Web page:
Dora leaps and dances when I come with her salad in the evening. I think she's leaping more for the little bits of carrot and apple the salad is laced with, rather than the greens. Like most of the bunnies here, she goes for the sweet stuff first. She hates dill for some reason and leaves it behind to wilt at the bottom of the bowl. She's not a big fan of cilantro either and will only eat it after it sits in the bowl for a few hours and there's nothing left but the dill!
I used to feed the bunnies huge mountains of salad twice a day, but in the last two years or so have greatly reduced the amount of greens I feed. They still get them twice a day, but in much smaller quantities. I had one bunny who loved greens, but always was gassy from them, so now I'm afraid to feed too much.
Hay is the most important thing for a house rabbit to eat, but like anything that is *good for you*, it often is a challenge to get the bunnies to eat it. Every bunny has their particular likes and dislikes (which change from day to day, it seems) and they'd much rather eat pellets than hay, but too many pellets lead to fat bunnies and other problems.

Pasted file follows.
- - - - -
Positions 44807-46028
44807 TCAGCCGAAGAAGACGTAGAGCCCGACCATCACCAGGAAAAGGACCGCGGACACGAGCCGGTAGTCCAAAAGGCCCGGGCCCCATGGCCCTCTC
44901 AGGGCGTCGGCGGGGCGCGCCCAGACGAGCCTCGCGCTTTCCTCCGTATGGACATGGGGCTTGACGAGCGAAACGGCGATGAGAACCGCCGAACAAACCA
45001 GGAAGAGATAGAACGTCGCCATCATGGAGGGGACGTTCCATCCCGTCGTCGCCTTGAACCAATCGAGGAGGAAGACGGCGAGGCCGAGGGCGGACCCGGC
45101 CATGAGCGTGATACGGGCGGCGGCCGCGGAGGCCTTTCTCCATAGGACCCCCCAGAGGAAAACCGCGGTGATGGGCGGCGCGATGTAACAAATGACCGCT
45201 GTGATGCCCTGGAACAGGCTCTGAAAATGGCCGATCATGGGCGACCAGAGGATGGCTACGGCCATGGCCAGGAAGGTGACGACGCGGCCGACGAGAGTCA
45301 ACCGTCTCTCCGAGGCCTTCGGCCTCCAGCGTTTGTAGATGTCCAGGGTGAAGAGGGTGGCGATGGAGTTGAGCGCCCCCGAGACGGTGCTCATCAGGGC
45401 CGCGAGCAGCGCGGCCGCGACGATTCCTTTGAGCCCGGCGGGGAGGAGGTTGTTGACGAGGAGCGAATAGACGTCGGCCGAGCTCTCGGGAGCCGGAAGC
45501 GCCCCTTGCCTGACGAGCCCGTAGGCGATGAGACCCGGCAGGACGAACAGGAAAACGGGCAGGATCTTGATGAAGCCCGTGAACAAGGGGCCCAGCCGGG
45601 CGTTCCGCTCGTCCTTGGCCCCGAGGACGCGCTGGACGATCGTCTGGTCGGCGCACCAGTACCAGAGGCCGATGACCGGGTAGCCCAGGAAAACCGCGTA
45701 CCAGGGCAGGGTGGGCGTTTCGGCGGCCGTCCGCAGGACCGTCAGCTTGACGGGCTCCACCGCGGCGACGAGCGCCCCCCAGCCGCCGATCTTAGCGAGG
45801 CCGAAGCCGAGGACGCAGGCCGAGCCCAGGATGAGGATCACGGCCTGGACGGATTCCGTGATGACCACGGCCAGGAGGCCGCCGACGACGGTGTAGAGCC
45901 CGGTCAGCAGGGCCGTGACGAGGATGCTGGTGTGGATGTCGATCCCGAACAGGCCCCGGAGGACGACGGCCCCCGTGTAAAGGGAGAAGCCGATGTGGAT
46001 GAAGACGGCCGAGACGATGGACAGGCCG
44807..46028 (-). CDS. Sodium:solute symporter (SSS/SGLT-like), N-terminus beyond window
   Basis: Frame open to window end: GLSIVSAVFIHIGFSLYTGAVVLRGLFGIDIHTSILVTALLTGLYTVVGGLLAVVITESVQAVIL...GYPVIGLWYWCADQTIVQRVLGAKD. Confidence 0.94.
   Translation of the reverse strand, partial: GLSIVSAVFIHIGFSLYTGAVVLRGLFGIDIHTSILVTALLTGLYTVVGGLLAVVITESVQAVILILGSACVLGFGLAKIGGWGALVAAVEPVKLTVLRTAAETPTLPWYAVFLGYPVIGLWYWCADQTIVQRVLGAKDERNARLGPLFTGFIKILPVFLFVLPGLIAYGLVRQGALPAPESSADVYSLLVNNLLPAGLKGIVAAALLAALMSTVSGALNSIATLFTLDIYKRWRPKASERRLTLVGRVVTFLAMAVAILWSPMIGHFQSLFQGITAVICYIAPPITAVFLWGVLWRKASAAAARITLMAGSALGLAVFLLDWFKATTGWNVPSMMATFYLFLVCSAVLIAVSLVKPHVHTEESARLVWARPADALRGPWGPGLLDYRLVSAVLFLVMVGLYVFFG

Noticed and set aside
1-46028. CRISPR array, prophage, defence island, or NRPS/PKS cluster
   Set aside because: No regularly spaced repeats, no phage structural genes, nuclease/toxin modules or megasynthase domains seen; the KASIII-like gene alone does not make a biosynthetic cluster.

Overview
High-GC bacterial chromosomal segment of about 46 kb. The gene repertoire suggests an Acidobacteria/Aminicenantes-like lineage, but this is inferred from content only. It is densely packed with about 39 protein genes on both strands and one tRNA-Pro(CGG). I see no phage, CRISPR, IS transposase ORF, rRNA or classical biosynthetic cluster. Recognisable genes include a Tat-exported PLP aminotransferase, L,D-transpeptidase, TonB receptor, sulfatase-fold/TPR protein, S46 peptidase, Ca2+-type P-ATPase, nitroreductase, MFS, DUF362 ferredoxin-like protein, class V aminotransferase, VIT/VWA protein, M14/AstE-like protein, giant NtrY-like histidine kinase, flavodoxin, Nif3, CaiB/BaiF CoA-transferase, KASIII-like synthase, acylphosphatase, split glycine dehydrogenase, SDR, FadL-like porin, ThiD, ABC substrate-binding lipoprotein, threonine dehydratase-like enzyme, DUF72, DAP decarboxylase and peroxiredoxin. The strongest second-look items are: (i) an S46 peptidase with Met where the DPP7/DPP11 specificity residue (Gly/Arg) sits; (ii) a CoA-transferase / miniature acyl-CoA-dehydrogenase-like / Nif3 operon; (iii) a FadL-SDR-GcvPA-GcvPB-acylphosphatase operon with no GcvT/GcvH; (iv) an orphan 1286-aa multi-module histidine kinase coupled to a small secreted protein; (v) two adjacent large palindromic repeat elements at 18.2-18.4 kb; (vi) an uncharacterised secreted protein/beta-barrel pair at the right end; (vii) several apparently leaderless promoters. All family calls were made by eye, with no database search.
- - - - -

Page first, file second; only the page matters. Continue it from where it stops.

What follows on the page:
I buy 50 pounds of 2nd cut timmy hay by mail order every three months and use this as *treat* hay, because it is expensive and 2nd cut is soft and green and lovely - and fattening. I also buy small bags of 1st cut timmy from the petstore each week. In addition, I order a less expensive mix of timmy and oat hay from a small farm in Massachusetts that I use to fill their litterboxes each day. As a result, my basement looks like a hay barn most of the time, but this way I always have something on hand that the bunnies will eat, regardless of how their tastes change from week to week.
Dora, so far, is not a good hay eater and this worries me. She loves to shred and eat willow and newspaper, but only nibbles at the hay in her litterbox and the baskets I keep scattered around my office. I've tried every type of hay I have in the basement, but she's not nuts for any of them. I may have to try a bale from a local horse farm to see if maybe she prefers a more stemmy, brown hay.